Lawprof and blogger Michael B. Rappaport has an interesting new article out: Reforming Article V: The Problems Created by the National Convention Amendment Method and How to Fix Them. Here's the abstract:
The amendment provisions of the United States Constitution have a serious defect. Although some commentators claim that the supermajority rules in these provisions are too strict, that is by no means clear. Rather, the clear defect in the amendment provisions is that the only effective way they provide of amending the Constitution requires Congress’s approval and therefore Congress enjoys a veto over all amendments. While the Constitution does formally allow the state legislatures to seek to amend the Constitution through a national convention, that amendment method is broken. Not only has the national convention method never been used to pass an amendment or even to call a convention, the state legislatures are unlikely to ever use this method, because of the state legislatures’ fear of a runaway convention that might seek to enact constitutional amendments that they strongly dislike.
This congressional veto over amendments has significant normative implications. It suggests that the Constitution cannot be amended in a way that will constrain congressional power. It also makes it unlikely that the Constitution can be amended to limit the federal government or to expand state authority, because Congress is unlikely to support these changes. While it has often been assumed that the increased nationalism of the Constitution and government over the course of American history reflects changes in technology and values, a significant portion of this nationalist movement may instead be the result of a biased amendment procedure.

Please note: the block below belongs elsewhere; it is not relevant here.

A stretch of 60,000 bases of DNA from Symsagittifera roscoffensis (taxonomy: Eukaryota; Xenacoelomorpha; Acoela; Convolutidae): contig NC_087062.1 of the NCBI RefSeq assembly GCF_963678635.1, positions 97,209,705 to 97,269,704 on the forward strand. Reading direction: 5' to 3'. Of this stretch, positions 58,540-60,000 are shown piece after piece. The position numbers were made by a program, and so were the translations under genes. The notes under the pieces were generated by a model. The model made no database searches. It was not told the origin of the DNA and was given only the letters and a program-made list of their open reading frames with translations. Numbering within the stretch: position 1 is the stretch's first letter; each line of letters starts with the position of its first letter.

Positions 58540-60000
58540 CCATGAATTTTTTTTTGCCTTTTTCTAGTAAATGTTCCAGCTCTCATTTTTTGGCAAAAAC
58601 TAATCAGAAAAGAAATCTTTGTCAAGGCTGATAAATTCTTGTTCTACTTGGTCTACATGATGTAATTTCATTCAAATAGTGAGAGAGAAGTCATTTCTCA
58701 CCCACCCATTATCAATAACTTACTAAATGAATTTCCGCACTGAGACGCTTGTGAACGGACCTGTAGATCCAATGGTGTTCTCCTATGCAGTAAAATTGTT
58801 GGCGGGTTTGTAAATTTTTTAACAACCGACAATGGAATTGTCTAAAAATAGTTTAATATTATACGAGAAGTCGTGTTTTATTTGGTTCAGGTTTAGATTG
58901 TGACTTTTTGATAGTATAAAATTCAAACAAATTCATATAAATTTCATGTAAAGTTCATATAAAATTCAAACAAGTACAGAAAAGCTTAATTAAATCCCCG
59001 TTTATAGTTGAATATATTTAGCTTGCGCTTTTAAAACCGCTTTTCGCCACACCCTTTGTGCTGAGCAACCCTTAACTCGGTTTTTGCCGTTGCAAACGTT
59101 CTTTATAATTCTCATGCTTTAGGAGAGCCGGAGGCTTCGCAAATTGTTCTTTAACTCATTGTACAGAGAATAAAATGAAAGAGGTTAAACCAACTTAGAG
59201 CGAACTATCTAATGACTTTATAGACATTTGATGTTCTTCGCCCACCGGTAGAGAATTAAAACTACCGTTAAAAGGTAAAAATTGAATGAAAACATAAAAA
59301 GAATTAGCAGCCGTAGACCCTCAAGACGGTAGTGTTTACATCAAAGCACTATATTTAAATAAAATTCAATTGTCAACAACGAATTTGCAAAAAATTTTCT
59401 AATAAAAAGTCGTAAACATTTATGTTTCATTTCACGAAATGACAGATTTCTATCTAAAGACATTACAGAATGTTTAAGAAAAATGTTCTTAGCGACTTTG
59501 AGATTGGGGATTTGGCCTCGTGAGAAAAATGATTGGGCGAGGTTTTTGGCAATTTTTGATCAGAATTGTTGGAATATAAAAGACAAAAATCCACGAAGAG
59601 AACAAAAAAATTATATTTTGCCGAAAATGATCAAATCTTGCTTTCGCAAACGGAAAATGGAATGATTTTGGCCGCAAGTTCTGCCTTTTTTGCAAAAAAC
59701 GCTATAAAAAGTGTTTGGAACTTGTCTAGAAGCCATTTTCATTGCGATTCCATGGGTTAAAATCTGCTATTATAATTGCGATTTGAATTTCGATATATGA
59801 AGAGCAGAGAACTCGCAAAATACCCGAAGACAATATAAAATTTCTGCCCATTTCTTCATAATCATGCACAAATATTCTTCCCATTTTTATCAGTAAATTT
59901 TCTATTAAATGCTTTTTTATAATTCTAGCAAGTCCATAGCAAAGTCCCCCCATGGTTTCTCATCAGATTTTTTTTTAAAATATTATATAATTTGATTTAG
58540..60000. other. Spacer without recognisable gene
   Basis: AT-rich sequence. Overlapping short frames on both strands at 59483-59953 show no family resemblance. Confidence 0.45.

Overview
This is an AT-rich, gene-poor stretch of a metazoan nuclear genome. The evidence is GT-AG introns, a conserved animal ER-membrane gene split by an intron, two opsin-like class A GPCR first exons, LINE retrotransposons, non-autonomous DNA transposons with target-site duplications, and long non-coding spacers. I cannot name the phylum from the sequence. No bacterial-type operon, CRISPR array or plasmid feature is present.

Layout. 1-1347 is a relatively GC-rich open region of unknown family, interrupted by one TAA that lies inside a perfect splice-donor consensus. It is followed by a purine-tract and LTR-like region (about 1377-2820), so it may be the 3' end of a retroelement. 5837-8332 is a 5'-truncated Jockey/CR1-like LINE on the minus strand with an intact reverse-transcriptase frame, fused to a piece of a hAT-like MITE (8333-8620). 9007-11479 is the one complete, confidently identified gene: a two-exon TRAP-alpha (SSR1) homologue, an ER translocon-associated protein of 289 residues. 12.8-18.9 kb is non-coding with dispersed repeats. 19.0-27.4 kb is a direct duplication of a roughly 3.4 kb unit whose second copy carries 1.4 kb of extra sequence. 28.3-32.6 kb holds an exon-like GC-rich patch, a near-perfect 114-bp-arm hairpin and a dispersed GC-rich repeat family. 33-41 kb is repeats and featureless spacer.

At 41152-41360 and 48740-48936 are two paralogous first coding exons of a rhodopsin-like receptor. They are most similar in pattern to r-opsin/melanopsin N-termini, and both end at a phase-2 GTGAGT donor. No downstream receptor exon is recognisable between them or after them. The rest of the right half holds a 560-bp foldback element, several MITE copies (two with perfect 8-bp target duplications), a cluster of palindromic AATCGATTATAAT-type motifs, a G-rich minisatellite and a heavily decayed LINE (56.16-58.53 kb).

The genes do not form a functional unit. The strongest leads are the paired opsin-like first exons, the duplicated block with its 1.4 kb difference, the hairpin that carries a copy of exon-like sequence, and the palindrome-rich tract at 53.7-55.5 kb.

In addition to exploring the normative implications of the broken amendment procedure, the article also proposes a new amendment method. Under this state drafting procedure, an amendment would be enacted when it was approved by two thirds of the state legislatures and was ratified by three quarters of the states through either state conventions or ballot measures. Finally, the article argues that this reform of the amendment procedure could actually be passed under the national convention method and proposes a strategy for enacting it.
Don't take my word for it. The article is Lawrence Solum's Download of the Week.
I was looking for an appropriate illustration and noticed that Wikipedia has this series of, I guess they're sort of flow charts, purporting to illustrate the various "plans" presented during the Philadelphia Convention. They look cool, although I don't have any idea what they mean. The one at the top illustrates the Virginia Plan.